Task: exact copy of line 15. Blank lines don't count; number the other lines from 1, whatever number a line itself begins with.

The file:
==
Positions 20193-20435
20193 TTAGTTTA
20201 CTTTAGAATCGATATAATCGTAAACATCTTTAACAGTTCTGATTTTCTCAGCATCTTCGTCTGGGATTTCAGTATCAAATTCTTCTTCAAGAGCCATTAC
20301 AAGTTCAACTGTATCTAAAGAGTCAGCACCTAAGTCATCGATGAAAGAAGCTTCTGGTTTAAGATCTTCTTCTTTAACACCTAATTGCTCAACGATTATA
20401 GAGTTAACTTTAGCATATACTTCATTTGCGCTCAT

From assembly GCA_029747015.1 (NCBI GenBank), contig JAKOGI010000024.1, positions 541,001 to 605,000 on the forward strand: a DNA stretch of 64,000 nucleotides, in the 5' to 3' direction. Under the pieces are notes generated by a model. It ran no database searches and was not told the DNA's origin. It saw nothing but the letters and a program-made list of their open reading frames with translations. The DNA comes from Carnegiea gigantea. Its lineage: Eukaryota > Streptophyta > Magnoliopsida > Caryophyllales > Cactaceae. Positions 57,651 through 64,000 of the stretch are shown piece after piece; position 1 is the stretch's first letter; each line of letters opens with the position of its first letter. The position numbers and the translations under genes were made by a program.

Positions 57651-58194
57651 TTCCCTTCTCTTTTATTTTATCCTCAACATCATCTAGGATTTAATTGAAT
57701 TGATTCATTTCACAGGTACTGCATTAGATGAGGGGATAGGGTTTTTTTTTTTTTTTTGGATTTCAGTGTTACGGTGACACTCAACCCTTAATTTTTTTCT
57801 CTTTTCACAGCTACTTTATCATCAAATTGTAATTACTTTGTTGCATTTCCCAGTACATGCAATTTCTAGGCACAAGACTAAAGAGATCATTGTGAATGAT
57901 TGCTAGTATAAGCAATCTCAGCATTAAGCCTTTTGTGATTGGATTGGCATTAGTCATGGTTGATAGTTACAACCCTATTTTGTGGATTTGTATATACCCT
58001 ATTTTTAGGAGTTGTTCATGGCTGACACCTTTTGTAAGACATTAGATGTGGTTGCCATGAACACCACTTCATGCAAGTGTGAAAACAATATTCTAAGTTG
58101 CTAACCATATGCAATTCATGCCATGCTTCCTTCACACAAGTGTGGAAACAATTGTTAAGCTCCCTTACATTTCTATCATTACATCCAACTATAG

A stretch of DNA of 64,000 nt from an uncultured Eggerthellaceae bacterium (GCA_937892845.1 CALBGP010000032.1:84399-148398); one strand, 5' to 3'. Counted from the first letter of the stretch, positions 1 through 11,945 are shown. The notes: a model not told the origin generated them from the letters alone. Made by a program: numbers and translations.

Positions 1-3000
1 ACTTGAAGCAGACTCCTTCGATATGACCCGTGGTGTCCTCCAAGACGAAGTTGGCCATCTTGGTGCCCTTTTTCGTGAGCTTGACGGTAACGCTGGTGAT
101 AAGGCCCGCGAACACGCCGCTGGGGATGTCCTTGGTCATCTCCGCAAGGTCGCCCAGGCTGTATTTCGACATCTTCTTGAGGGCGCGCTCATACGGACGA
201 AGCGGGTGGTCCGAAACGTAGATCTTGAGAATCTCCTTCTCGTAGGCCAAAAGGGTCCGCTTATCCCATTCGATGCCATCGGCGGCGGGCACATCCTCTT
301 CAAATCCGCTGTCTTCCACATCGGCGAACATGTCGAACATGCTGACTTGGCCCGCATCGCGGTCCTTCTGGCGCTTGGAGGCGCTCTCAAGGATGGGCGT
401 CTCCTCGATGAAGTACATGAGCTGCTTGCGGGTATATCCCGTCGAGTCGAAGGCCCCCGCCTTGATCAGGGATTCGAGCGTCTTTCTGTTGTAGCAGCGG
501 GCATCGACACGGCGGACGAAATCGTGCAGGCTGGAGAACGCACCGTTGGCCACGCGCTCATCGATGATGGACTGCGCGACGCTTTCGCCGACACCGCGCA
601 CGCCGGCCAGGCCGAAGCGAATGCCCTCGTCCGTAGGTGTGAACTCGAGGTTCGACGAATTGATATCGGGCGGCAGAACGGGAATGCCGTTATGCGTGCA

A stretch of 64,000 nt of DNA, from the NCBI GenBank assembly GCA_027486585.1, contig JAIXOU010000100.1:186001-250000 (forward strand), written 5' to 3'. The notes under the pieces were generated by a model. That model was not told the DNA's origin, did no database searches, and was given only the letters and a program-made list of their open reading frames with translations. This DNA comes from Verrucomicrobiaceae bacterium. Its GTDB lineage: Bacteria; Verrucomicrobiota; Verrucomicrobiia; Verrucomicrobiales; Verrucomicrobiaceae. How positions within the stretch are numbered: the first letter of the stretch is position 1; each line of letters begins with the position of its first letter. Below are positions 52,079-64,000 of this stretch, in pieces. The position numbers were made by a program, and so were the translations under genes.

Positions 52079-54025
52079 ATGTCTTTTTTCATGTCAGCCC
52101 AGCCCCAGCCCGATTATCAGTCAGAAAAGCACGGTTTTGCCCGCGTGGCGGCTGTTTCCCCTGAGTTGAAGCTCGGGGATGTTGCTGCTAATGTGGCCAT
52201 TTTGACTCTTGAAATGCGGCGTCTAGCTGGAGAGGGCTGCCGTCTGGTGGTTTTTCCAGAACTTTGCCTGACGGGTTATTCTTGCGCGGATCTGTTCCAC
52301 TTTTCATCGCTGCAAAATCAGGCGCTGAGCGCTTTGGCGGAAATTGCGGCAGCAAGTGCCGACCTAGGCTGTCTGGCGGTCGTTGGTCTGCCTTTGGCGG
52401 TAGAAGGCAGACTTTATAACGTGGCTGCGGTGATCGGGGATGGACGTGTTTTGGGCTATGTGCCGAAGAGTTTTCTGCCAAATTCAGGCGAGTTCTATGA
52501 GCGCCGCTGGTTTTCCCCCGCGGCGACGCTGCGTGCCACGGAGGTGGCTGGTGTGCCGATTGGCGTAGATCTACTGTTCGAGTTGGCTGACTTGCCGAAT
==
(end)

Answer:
Positions 1-3000